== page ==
I don't think anyone was ready for this.

Back to the anime at hand, protagonist Tony Stark’s made it to Japan with some kind of “go green” project that viewers were probably only half-listening to in anticipation for a fight scene. Still being known for a company that specialized in weaponry, however, it seems like all of Japan is a bit skeptical about Stark, believing he has some kind of ulterior motives. Though as much such was said, you’d find it rather hard to believe considering how well he wins over a crowd in an act of showboating involving his new Iron Man suit, the Dio, alongside some airplanes.

The Dio has been made in anticipation for Stark’s retirement as Iron Man, apparently already having some Japanese people in mind to pilot the new suit. But in typical superhero fashion, something goes wrong in the middle of his showboating and Stark is forced to abandon the suit to be recovered by his men at a later time. With apparently no men to pick him up, he takes advantage of his situation and gets a lift from conveniently close to the site of his crash spunky girl reporter whose actual name probably won’t matter in the long run.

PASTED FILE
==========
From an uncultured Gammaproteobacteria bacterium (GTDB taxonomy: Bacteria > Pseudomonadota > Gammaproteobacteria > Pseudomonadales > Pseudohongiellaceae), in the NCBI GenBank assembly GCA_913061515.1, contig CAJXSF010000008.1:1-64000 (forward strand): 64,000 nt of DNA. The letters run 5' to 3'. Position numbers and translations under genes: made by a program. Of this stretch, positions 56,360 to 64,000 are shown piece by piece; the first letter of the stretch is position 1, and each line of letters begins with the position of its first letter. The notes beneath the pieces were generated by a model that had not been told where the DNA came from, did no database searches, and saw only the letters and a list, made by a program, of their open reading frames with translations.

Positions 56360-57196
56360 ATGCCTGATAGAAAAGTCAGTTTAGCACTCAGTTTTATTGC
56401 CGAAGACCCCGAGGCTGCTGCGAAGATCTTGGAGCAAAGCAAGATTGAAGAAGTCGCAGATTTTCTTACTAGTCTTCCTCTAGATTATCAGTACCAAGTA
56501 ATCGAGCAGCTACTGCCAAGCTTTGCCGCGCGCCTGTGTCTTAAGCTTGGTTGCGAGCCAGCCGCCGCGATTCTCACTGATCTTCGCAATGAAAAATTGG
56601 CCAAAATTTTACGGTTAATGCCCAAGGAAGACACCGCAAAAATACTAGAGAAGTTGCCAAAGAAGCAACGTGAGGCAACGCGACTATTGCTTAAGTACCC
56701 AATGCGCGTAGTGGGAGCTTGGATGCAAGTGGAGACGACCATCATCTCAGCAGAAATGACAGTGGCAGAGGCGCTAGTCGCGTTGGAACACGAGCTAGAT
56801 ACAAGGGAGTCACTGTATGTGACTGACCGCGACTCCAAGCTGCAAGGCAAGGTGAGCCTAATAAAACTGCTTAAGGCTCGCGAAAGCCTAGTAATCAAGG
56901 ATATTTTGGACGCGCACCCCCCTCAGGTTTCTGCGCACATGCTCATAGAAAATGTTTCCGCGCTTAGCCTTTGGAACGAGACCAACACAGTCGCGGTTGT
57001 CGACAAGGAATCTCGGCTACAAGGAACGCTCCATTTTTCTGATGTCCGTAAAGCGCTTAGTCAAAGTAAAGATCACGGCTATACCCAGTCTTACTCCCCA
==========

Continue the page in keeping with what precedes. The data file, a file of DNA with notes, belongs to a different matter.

Following the awkward car interview to his place, Stark arrives to his place where his men (er, I guess lady and three men) report in on the Dio. Completely ignoring the fact that something went wrong with the suit, one of the pilots tries it on only to be “brainwashed” (yeah, I don’t get it, either) by the suit which pulls an Evangelion and goes into berserker mode, killing the other two pilots and escaping HQ. Being prepared for anything, Stark dons his original suit and catches up with the rogue Dio only to meet up with Scorpion—part of the Zodiac organization and apparent baddie of the series.

Even ignoring the fact the Zodiac will more than likely be made up of 11 more villains, spanning the remaining 11 episodes in the series, the Iron Man anime just feels rather stiff, lacking any kind of charm that’s expected of well-written American action animations as well as any crazy-awesome fight scenes expected of even your most standard shonen anime. In that sense it reminds me a lot of Cubix… except with less creepy character designs and not Korean.

Rainbow: Final Thoughts